Time: 4 hours (includes lunch break)
Area of study: Cultural history, ecology and physical education

Isle a la Cache Museum

A Voyageur’s Life

What was life like for a French fur trader in the 1700s? How much knowledge did these early explorers need in order to survive their journey in search of furs? Students learn about the challenges, risks and rewards of being a French fur trader and demonstrate the skills for success.
Time: 1.5 hours
Area of study: Cultural history, physical education

Living on the Land 

Explore in detail the Native Americans’ relationship with the land. Students will learn about the seasonal preparations and activities of the Potawatomi people.
Time: 1.5 hours
Area of study: Cultural history, flora and fauna

The Trade 

Step back in time to Illinois during the 1750s. Students practice the barter system used by the French and Native Americans to exchange goods. By participating in a trade, students learn and see the benefits of this economic process.
Time: 1.5 hours
Area of study: Cultural history

Stalk, Track, Hunt

Take a trip to the past to discover the skills used by Native Americans to hunt for food in the wilderness. This program will focus on animal tracking, stalking skills and hunting methods. Students will explore Isle a la Cache preserve and learn about the animals of the historic Illinois country and their role in the survival of the Potawatomi.     
Time: 1.5 hours
Area of study: Cultural history, flora and fauna, STEM Strong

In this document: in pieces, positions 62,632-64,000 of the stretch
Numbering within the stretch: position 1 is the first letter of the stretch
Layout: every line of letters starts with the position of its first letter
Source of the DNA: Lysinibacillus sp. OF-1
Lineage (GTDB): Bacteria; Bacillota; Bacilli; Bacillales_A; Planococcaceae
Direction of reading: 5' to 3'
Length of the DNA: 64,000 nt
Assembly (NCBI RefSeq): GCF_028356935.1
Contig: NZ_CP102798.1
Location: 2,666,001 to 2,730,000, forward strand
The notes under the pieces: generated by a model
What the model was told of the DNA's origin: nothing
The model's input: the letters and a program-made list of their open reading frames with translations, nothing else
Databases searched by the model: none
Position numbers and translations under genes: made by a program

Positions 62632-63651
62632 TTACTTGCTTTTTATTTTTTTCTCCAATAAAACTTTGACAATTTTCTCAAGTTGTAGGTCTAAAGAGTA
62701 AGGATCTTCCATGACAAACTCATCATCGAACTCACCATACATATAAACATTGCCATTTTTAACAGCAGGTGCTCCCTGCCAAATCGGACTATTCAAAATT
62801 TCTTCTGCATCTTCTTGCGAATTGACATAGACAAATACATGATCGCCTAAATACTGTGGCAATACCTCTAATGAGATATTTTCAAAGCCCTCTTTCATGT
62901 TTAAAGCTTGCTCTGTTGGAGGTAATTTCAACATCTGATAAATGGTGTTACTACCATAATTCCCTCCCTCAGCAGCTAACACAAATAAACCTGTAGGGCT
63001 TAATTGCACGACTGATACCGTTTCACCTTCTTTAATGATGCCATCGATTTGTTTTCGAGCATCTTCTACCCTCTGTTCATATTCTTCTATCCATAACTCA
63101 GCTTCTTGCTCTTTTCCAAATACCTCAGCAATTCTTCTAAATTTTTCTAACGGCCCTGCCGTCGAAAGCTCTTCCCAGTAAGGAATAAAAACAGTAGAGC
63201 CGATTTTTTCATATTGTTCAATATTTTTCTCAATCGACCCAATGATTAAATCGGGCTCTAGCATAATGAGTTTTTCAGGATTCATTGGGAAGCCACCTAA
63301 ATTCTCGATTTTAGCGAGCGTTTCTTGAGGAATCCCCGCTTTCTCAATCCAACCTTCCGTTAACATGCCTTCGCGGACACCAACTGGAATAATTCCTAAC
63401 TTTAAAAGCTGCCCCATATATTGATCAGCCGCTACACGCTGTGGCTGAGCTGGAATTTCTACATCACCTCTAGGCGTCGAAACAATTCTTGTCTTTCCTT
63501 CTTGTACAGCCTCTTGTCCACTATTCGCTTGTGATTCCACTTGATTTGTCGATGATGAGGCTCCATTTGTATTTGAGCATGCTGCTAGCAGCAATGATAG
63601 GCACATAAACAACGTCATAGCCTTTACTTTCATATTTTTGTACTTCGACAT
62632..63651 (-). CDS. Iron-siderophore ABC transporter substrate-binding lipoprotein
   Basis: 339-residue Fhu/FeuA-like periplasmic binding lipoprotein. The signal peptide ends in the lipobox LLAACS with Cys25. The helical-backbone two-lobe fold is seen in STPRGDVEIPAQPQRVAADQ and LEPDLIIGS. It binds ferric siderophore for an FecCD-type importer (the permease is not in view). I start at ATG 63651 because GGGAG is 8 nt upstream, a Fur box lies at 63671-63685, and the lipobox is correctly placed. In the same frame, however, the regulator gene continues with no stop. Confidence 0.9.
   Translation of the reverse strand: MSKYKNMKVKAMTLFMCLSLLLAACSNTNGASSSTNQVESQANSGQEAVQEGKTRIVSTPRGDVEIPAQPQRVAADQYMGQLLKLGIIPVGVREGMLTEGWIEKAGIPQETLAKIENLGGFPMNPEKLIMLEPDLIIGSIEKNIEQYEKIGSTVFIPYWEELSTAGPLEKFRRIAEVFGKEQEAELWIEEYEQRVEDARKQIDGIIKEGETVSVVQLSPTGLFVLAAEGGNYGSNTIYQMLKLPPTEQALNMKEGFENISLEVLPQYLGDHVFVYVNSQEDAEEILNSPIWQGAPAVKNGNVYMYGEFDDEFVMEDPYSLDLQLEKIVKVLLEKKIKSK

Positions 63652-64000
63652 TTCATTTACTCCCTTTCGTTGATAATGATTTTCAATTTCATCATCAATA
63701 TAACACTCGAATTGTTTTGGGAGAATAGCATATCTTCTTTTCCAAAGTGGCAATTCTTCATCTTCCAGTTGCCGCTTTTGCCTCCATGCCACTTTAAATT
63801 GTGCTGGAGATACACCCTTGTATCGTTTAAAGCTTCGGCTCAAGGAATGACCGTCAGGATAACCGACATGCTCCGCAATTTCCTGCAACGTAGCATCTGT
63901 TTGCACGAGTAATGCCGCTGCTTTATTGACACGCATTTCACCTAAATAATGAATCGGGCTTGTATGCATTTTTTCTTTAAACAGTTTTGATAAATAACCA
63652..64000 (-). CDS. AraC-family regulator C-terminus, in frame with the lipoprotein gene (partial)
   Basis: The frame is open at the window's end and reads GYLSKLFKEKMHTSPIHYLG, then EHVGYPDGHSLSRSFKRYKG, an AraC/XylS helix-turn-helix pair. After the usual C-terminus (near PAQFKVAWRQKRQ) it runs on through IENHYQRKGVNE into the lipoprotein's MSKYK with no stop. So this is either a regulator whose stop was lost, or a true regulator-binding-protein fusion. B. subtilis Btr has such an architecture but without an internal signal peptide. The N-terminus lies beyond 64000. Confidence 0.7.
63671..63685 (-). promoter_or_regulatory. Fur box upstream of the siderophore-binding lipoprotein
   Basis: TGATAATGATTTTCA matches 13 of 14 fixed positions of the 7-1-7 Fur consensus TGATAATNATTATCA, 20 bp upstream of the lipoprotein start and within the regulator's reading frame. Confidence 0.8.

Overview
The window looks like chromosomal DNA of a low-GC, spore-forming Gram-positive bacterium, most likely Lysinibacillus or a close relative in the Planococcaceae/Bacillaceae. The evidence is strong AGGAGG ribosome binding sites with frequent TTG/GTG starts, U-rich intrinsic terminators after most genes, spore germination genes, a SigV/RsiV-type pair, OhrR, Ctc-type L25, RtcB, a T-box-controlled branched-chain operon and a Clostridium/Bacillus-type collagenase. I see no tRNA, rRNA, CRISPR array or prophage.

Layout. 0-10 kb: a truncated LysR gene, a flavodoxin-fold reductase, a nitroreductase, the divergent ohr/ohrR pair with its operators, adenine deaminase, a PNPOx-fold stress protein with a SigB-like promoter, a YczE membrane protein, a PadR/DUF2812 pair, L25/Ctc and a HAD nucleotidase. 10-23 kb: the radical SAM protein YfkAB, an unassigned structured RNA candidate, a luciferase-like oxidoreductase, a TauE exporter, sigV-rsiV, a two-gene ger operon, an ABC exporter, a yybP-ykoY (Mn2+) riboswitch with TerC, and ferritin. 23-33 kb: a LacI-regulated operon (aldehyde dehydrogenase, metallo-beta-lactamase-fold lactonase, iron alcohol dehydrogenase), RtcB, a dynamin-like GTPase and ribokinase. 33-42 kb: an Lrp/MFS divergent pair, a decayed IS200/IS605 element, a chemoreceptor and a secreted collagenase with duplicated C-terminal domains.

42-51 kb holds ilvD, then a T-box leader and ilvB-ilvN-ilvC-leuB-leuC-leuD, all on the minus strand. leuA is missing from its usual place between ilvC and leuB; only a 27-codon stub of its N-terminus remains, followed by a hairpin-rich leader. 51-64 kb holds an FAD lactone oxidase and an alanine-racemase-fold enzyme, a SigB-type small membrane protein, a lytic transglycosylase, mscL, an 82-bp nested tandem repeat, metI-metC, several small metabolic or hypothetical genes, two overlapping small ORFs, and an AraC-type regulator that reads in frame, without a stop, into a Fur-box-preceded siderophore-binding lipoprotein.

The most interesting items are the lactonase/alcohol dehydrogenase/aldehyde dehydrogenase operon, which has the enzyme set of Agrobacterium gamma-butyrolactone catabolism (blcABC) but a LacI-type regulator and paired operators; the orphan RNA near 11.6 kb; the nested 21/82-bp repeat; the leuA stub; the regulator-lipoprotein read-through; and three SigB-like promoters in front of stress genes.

The Story Circle

Students learn the importance of oral stories as a means to promote cultural values and traditions as they explore the stories of the French and the Native Americans of the Great Lakes Region. During this exploration, students will create a myth using pictography and communicate in Native American sign language.
Time: 1.5 hours
Area of study: Cultural history

Plum Creek Nature Center

ASI: Animal Scene Investigators

"ASI” teaches students the basics of investigating the scenes, tracks and homes left by Will County animals. Observational and critical thinking skills will be used to investigate the patterns of tracks, types of homes and other animal signs made by these often unseen critters.
Time: 1.5 hours
Area of study: Flora and fauna

Hands-On Herpetology

Introduce your students to the amphibians and reptiles that live in Will County with the use of live animals. Explore the habitats of several species that call Goodenow Grove Nature Preserve home. Learn fun facts about the differences among snakes, lizards, frogs and salamanders.